The World Bank has approved a funding package for a new development bank in Ghana, as part of the Ghana development finance project, aimed at boosting access to long-term finance in the country.

The International Development Association (IDA), a member of the World Bank Group, which offers grants and low-interest loans to developing nations, will provide US$250mn in credit to the Ghanaian government to help launch the project.

Once established, the World Bank says that the Development Bank of Ghana (DBG) will work to increase support for “key sectors” such as agribusiness and manufacturing.

According to the World Bank’s country director for Ghana, Pierre Laporte, the DBG will offer support through long-term wholesale financing, credit guarantees and other services.

The DBG will also aim to attract private sector financing for credit-constrained Ghanaian micro, small and medium enterprises (MSMEs) through multiple interventions.

“These interventions will include the establishment of a partial credit guarantee facility and a digital financing platform to leverage private sector financing by making it more efficient and less risky for private financiers to lend to MSMEs,” says Carlos Vicente, senior financial sector economist at the World Bank.

The World Bank adds that the Ghana development finance project will provide financial services to around 10,000 businesses, including 2,000 women-led MSMEs, while also strengthening the oversight of development finance institutions and the adoption of environmental and social standards by financial institutions.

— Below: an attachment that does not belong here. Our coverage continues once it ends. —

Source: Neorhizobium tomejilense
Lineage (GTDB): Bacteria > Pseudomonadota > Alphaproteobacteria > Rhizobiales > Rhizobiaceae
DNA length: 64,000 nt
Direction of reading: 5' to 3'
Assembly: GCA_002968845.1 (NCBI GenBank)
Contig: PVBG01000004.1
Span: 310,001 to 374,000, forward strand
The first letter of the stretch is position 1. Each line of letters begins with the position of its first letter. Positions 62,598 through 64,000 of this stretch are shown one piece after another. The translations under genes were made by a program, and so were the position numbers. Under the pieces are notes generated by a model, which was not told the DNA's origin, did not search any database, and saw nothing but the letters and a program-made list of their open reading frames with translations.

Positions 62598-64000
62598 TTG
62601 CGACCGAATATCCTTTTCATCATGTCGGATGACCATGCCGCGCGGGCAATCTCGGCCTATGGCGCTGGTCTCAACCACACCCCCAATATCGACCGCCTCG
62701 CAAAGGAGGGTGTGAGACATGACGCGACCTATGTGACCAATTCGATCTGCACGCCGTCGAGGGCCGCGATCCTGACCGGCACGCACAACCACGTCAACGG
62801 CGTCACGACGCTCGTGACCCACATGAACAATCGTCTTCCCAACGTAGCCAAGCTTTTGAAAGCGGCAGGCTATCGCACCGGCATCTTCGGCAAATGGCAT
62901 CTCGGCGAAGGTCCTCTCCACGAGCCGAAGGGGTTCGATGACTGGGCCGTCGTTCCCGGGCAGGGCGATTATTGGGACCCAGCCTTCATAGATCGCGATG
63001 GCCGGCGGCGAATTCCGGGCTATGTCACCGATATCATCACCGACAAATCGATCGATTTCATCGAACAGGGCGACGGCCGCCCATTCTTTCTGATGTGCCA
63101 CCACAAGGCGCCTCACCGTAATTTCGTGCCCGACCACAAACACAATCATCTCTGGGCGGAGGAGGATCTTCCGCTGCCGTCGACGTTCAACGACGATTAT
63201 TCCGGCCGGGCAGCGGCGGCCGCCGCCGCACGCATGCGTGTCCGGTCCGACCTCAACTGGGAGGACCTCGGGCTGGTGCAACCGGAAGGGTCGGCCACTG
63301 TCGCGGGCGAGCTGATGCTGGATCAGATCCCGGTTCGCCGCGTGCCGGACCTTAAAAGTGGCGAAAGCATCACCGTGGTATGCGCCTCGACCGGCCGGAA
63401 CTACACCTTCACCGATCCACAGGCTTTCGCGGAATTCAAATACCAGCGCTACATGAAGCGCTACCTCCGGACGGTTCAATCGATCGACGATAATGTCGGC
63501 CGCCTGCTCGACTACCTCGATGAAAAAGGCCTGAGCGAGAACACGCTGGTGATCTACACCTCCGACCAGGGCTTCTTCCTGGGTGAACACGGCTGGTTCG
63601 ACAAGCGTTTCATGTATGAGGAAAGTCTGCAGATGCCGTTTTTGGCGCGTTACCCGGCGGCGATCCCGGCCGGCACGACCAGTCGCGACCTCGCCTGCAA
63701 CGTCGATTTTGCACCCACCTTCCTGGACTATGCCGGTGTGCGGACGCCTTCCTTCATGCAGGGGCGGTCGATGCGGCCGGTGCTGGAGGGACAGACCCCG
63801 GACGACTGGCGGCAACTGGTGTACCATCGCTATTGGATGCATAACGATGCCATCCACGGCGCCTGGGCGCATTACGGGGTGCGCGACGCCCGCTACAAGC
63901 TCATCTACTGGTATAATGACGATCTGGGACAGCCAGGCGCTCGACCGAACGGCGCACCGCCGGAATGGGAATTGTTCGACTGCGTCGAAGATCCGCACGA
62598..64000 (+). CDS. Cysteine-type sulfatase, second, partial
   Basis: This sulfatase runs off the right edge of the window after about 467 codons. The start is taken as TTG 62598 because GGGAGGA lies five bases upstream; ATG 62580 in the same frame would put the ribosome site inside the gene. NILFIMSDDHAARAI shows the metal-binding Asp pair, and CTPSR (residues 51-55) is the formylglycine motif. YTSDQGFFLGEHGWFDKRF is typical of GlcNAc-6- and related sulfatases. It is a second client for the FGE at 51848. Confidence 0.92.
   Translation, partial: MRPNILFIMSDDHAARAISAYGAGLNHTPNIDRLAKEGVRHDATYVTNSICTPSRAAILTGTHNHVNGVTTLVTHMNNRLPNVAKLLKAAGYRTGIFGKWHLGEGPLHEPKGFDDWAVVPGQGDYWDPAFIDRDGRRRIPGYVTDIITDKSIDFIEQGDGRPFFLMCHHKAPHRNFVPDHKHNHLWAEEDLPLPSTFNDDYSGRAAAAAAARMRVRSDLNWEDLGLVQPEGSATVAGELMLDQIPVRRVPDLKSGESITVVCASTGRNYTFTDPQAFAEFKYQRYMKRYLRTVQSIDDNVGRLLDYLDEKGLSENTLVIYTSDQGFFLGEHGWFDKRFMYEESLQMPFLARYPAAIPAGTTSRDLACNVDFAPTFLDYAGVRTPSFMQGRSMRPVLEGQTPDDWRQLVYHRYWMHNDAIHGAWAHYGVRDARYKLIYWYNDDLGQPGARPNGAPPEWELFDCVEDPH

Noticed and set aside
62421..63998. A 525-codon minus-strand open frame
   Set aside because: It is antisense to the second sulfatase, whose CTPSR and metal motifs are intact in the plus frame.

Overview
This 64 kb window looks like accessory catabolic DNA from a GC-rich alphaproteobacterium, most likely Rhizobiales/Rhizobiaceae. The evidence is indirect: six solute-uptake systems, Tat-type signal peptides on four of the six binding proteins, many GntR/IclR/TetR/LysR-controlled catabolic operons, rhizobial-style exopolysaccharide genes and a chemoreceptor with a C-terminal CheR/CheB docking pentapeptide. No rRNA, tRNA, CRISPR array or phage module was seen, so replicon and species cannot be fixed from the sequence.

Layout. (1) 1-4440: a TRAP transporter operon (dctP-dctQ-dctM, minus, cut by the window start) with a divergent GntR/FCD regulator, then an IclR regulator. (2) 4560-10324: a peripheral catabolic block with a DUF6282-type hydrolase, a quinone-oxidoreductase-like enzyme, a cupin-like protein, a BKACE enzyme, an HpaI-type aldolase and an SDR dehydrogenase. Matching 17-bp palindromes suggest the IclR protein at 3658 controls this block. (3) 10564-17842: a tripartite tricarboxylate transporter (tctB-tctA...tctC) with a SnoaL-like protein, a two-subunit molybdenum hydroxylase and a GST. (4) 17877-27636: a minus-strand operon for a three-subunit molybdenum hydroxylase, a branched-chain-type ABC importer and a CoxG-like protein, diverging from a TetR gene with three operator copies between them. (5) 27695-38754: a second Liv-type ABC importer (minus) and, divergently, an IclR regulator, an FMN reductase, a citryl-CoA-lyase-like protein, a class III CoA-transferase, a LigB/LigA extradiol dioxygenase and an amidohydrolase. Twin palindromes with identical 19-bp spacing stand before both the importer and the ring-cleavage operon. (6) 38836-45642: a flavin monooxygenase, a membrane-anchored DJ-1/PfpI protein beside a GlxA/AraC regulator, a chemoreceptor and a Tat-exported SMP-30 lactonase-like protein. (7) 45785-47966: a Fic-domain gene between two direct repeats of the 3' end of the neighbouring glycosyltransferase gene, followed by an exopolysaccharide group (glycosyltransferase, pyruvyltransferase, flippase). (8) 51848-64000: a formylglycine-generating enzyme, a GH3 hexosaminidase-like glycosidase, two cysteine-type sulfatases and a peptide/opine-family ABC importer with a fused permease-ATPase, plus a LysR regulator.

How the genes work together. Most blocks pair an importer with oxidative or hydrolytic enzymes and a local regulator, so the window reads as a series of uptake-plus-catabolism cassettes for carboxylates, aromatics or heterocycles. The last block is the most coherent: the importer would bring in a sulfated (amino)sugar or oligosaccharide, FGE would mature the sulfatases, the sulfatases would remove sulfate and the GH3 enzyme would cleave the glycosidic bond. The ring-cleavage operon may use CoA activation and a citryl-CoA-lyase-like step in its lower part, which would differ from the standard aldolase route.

Ghana’s long-term finance problem

Long-term finance is hard to come by for firms of all sizes in Ghana, especially SMEs, the World Bank notes in a project appraisal document for the DBG, released in early October.

“In 2018, only 33% of the volume of banks’ loans and advances had a maturity of more than three years, of which loans with maturities of more than five years was only 15%,” the bank states.

It adds that the problem is felt acutely in agriculture and manufacturing, which “receive a much smaller share of credit from the financial sector compared to their share in GDP and employment”.

“For instance, in December 2019, the share of bank loans for agriculture (including forest and fishing) was just 5%, much smaller than the sector’s contribution to Ghana’s GDP (19%) in 2019,” the bank says.

The World Bank notes that such scarcity of long-term financing in part reflects the fact that the availability of long-term funding for financial institutions in Ghana is also strained.

But the document says that there are other factors influencing banks’ decision to limit loan maturities in Ghana, namely economic uncertainties such as inflation and interest rate volatility.

Countries across Africa have felt the economic effects of Covid-19, and Ghana has been no exception, suffering from a plunge in external demand, as well as lower inflows from tourism and foreign direct investment.

According to the World Bank, Ghana’s GDP growth is expected to slow from 6.5% in 2019 to 1.2% in 2020.

Last week, the IDA moved to bolster funding for the country’s health care system, injecting US$130mn into Ghana’s Emergency Preparedness and Response Project.

According to Laporte, the funding will increase the availability of intensive care unit beds in the country, and help Ghana adopt new Covid-19 medications.